Numerous other applications are available and installed with Fedora. Half the fun of a new operating system is exploring all these utilities. There is much that isn t installed by default, but is available on the Internet as freeware.
This section of the chapter covers some of the handy system utilities and bread-and-butter applications that are usually not so exciting but are there to make your life easier. The applications examined here are the file managers, file compression utilities, and emulators.
For many users, the fact that tasks are accomplished primarily via GUI-based applications is a big attraction. UNIX has always been associated with command line input, and it was not until the X Window system provided a GUI front-end that things became easier. One application that lends itself to this method of input is the simple text editor.
Of course, you could use editors such as Writer to edit documents, but the formatting and functionality provided with applications such as Writer are really overkill for configuration files and similar documents. This is where gedit is very useful.
The gedit application is similar to Notepad or Wordpad in Microsoft Windows, and is an effective text editor with a nice graphical user interface. To launch gedit, choose Main Menu>Accessories>Text Editor, or type gedit at the command line (see Figure 4-41).
A file manager is a GUI that allows you to manage and navigate the various drive types and directory structures on your system and network. Given the size of hard disks today (60GB is normal), and the capacity of CD-ROM drives, DVD-ROM drives , not to mention your local area network, the ability to quickly navigate and manage the files of such devices is extremely important.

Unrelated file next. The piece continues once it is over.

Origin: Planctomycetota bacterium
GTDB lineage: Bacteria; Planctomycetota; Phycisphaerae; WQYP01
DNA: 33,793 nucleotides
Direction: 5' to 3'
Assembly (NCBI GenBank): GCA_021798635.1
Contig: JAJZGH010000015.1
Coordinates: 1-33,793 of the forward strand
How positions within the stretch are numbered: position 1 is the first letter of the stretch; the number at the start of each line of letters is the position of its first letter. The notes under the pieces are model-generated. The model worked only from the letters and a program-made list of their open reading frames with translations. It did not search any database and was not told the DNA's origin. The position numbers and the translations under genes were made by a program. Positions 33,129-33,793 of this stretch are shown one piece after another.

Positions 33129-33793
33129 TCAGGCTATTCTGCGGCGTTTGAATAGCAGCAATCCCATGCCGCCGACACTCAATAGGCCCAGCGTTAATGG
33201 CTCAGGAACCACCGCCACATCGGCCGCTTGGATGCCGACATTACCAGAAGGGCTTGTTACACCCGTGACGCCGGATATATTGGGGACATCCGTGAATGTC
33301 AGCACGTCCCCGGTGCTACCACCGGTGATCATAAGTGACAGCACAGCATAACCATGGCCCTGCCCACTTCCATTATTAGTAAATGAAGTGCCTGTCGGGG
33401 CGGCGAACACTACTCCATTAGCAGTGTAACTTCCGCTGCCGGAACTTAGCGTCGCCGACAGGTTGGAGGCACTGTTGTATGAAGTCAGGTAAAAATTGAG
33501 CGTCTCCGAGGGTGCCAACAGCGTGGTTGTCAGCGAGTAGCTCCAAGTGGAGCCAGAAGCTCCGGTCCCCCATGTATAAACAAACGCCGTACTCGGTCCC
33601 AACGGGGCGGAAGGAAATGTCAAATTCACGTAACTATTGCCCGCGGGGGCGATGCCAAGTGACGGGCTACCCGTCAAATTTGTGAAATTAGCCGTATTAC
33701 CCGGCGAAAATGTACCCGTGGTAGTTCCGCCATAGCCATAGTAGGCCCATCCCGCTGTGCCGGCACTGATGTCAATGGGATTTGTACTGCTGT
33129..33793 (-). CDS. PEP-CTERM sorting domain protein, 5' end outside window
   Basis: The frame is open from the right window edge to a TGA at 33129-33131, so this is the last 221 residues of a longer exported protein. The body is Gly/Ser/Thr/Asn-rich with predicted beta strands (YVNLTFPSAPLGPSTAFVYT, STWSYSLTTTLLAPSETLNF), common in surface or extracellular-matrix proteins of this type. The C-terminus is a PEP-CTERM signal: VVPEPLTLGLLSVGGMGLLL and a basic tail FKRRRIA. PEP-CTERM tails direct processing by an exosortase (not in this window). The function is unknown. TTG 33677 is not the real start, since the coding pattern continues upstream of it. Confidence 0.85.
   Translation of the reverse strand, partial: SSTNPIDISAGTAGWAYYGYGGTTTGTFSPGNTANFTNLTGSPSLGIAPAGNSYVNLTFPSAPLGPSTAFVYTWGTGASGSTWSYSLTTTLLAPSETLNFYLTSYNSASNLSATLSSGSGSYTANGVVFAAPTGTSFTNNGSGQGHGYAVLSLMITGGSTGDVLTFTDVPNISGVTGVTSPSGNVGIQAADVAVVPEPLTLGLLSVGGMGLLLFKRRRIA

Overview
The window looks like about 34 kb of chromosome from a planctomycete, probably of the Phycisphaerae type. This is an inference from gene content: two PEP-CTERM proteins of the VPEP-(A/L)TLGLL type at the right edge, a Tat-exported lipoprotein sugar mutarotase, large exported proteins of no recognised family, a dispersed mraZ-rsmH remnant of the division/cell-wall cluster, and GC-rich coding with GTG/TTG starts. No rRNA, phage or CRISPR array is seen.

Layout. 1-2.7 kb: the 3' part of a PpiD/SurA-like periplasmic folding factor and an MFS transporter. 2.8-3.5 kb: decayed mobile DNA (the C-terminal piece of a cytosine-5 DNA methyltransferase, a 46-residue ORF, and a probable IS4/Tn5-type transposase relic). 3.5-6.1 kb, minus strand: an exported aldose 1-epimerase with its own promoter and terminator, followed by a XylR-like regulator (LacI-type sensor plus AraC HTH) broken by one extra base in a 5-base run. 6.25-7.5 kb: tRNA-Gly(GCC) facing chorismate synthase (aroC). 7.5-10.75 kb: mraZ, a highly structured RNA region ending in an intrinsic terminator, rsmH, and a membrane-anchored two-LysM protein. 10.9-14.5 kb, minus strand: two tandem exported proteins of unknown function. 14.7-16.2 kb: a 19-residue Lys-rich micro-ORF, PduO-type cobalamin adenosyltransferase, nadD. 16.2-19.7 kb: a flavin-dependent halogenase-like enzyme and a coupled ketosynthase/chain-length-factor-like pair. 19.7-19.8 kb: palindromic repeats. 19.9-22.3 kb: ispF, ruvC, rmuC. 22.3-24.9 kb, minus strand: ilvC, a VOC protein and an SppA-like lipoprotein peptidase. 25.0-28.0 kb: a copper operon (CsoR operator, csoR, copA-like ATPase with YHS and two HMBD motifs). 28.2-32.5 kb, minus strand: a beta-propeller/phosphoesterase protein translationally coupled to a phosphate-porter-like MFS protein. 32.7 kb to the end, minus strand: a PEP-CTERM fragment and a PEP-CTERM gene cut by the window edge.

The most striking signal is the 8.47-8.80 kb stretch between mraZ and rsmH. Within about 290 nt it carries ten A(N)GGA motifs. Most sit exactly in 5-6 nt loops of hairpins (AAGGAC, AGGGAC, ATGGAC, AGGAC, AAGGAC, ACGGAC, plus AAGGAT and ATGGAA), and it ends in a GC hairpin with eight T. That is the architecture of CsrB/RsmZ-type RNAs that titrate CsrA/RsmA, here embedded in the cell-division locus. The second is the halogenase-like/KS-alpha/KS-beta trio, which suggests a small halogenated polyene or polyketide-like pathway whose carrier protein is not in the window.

To start you off navigating your filesystem, Fedora places a link to your home directory ( /home/ < username >) on your desktop ”you could call it Mark s Home, for example. This shortcut fires up Fedora s favored file manager, the Nautilus application, allowing you to manage your files and filesystem easily via Nautilus s graphical user interface.
Alternatively, you can start Nautilus by typing nautilus at the command line. For example, to start exploring the /usr directory you would type the following:
$ nautilus /usr
Figure 4-42 shows the Nautilus GUI.
This application is very similar to the Windows Explorer application you find in the Microsoft Windows operating systems. It allows you to move up and down directory trees by double-clicking the icons. It also allows you to create new folders, move files, and cut and paste directories and files.
While Nautilus allows you to manage your files, you ll also find times when you need to archive files into a single compressed file in the style of PkZip. The File Roller application provides a graphical user interface to compressed files, allowing you to archive files and extract items from existing archives. It s very similar to the WinZip utility for Microsoft Windows, which also provides a graphical interface to the PkZip utility.
To start the File Roller application, select Main Menu>Accessories>File Roller, or type file-roller at the command line (see Figure 4-43).